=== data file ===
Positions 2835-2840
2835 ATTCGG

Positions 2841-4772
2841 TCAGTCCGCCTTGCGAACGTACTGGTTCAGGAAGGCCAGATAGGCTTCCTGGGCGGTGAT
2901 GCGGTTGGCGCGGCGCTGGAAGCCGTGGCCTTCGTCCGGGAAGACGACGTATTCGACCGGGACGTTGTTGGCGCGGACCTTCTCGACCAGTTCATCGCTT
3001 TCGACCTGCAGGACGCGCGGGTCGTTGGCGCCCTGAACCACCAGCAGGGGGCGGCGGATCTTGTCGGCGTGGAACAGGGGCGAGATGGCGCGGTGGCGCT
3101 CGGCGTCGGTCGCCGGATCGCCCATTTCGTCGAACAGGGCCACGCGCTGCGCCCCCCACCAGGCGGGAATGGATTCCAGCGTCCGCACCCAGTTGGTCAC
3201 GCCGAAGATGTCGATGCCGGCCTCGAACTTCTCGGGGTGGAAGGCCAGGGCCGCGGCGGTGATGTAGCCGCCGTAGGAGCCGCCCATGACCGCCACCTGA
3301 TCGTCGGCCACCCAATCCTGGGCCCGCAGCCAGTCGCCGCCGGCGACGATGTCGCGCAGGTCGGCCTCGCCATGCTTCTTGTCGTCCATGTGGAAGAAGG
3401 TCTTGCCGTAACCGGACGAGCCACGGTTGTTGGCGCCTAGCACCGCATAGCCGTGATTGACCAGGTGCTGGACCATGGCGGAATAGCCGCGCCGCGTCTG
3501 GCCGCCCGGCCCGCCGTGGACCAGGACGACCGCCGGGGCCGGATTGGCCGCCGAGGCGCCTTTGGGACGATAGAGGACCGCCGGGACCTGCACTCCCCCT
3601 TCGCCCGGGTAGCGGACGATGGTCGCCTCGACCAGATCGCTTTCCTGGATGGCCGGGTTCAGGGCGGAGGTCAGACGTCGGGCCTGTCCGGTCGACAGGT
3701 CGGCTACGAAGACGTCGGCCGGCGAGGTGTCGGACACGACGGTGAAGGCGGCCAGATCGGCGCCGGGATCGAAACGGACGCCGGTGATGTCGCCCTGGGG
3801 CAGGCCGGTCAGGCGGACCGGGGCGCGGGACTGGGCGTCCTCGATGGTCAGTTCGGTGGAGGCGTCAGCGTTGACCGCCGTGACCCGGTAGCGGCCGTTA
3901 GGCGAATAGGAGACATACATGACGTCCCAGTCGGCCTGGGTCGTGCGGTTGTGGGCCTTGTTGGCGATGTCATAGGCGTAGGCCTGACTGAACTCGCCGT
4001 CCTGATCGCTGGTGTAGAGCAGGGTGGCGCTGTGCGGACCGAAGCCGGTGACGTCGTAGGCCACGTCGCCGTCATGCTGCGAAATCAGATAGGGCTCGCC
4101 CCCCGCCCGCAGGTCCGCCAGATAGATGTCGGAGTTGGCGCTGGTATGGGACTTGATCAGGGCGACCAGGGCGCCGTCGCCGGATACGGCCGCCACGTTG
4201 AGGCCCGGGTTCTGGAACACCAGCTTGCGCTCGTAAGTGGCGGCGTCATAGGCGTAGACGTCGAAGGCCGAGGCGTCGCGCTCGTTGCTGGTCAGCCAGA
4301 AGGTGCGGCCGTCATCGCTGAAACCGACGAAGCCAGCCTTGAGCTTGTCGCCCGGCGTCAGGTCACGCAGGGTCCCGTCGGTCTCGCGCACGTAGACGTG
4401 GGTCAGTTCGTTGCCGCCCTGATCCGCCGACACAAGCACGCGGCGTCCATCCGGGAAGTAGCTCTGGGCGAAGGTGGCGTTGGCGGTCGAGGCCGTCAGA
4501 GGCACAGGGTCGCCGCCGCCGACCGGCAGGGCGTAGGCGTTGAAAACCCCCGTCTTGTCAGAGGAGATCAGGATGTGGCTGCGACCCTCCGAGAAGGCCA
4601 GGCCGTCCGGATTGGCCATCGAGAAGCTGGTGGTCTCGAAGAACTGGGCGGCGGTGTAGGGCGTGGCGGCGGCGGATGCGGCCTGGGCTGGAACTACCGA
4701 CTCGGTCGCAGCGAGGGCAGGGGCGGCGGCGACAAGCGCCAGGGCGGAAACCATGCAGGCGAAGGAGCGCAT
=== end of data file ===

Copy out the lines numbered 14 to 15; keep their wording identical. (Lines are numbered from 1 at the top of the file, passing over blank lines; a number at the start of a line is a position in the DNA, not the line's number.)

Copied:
3801 CAGGCCGGTCAGGCGGACCGGGGCGCGGGACTGGGCGTCCTCGATGGTCAGTTCGGTGGAGGCGTCAGCGTTGACCGCCGTGACCCGGTAGCGGCCGTTA
3901 GGCGAATAGGAGACATACATGACGTCCCAGTCGGCCTGGGTCGTGCGGTTGTGGGCCTTGTTGGCGATGTCATAGGCGTAGGCCTGACTGAACTCGCCGT